How to Talk to Your Children about the Coronavirus
March 19, 2020
Set the tone 
Use a calm, reassuring voice. This will help your children see how you are trying to cope and will help them do the same. They learn best from watching how you handle situations. 
Share accurate information
Give your children accurate, age-appropriate information about the Coronavirus. If you don’t talk to your kids, they may invent their own explanations, which can be even more frightening than the facts. 
Early elementary school children need brief, simple information that should balance COVID-19 facts with appropriate reassurances that their schools, churches, and homes are spaces where adults are there to help keep them healthy. Reassure them that you and their doctors are there to care for them if they do get sick. Give simple examples of the steps people take every day to stop germs and stay healthy, such as washing hands. 
Upper elementary and early middle school children will be more vocal in asking questions about whether they truly are safe and what will happen if COVID-19 comes to their school or community. They may need assistance separating reality from rumor and fantasy. Discuss efforts of school and community leaders to prevent germs from spreading, such as sanitation of common areas. 
Upper middle school and high school students can discuss the issue in a more in-depth (adult-like) fashion and can be referred directly to appropriate sources of COVID-19 facts. Provide honest, accurate, and information about the current status of COVID-19. Having such knowledge can help them feel a sense of control.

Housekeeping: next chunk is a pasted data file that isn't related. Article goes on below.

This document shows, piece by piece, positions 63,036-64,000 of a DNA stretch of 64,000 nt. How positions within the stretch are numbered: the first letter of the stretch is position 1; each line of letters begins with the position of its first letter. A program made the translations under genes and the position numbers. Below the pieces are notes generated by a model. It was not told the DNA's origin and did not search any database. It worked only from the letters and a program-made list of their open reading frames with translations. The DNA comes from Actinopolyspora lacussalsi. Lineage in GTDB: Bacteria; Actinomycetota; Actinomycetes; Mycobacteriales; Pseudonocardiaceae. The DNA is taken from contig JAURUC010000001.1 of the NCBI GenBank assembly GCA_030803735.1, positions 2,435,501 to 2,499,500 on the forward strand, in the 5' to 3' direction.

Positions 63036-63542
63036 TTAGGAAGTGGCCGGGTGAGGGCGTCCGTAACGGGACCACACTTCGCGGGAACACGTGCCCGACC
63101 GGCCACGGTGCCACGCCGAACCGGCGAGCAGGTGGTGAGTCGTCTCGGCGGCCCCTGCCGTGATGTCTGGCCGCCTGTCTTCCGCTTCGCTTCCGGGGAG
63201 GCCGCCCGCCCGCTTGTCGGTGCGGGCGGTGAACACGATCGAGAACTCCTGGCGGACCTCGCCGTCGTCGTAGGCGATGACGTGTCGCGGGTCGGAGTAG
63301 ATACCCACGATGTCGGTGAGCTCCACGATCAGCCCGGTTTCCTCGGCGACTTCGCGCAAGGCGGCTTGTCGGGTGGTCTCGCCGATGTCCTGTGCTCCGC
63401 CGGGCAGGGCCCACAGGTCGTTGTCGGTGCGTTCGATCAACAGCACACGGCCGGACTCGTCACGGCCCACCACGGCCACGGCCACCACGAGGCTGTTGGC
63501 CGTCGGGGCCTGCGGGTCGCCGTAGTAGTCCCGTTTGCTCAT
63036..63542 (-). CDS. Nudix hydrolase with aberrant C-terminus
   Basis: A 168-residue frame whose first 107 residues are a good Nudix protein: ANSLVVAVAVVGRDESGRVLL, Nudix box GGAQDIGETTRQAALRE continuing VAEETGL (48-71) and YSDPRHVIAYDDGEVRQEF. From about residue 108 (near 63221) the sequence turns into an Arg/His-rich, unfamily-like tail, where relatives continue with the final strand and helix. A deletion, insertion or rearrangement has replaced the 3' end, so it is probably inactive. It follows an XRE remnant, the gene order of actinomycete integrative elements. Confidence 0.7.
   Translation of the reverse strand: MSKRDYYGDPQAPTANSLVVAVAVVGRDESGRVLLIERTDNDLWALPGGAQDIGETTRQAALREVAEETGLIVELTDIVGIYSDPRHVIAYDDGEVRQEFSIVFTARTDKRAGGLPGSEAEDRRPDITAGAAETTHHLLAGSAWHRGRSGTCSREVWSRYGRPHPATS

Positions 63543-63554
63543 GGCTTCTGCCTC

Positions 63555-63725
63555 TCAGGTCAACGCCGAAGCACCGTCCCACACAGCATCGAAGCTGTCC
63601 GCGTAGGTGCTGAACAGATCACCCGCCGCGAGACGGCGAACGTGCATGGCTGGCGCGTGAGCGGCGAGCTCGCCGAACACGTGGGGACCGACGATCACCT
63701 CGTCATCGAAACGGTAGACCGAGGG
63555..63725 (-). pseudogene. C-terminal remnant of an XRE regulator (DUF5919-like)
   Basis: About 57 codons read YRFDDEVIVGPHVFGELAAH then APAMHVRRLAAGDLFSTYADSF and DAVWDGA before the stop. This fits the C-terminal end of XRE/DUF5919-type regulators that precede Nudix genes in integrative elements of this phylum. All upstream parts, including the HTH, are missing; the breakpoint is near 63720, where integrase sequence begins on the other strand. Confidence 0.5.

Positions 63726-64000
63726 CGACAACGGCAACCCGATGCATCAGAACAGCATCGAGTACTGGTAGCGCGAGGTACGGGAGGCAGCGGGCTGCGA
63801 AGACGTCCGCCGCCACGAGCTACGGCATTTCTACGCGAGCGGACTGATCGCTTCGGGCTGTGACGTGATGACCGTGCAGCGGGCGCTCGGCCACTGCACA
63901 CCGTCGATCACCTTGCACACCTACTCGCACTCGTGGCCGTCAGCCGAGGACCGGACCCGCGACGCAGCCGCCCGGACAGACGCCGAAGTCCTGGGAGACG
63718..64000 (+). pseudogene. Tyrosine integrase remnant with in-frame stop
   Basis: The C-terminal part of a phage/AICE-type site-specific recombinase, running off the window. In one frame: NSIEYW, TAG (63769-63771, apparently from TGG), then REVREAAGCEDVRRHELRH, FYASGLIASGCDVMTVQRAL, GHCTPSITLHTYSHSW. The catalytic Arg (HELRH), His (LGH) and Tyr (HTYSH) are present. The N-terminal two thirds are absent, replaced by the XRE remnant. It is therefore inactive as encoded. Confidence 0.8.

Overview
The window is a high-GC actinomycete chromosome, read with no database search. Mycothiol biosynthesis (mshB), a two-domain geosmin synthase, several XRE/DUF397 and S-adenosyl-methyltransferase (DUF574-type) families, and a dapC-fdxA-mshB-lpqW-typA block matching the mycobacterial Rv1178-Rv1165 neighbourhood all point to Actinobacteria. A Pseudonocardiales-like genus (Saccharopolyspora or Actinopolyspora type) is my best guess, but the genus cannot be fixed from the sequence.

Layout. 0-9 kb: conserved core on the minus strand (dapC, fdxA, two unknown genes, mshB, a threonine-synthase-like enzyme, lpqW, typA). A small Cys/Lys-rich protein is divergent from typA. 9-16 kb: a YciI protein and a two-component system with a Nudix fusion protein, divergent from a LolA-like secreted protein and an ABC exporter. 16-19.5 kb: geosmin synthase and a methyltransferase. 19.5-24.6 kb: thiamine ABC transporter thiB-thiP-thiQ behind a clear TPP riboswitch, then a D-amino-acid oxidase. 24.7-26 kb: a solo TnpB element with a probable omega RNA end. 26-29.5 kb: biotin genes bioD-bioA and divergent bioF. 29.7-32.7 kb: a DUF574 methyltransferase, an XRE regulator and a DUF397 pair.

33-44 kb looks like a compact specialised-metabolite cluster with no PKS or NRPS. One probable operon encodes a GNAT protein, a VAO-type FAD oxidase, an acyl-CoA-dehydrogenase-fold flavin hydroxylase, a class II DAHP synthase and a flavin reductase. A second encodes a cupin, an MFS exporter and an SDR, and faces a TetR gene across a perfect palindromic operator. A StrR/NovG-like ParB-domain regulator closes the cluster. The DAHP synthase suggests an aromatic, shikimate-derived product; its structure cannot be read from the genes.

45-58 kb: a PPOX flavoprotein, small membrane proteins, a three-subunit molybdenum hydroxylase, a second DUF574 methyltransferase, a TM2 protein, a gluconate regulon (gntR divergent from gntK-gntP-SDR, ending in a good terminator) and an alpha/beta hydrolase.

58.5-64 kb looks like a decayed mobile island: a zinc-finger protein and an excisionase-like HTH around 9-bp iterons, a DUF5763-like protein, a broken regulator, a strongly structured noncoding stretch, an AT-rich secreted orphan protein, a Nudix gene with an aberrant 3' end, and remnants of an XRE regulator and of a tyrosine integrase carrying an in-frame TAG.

Answer questions accurately
Answer your children’s questions as accurately as possible. It’s important to listen to your children about what they have heard, what they understand, and what questions they have. 
Children may ask why people are not shaking or holding hands in church. Let them know that this is one way to help stop the spread of germs that happen when someone coughs or sneezes. We can still connect with people ... with a smile or wave. The World Health Organization provides several short videos providing advice relevant to preventative measures that may be of help to you at
Help children cope with stress 
Helping children cope with anxiety requires providing accurate prevention information and facts without causing undue alarm. Talk to your child about their fears, rely upon the data we currently have to minimize misinformation, and don’t be afraid to turn off the news if necessary. This World Health Organization link offers some helpful reminders of how to help children with stress. 
Use reliable resources 
The National Child Traumatic Stress Network released a five-page fact sheet for parents and caregivers focused on the infectious disease outbreak. NPR published a comic to explain the news to young people. Brain POP has a helpful animated video and other resources at for Coronavirus.
For the latest information from the Centers for Disease Control go to
Praying independently or together provides an opportunity to connect in times of concern with God.
Source: Diocese of Rockford Education Office
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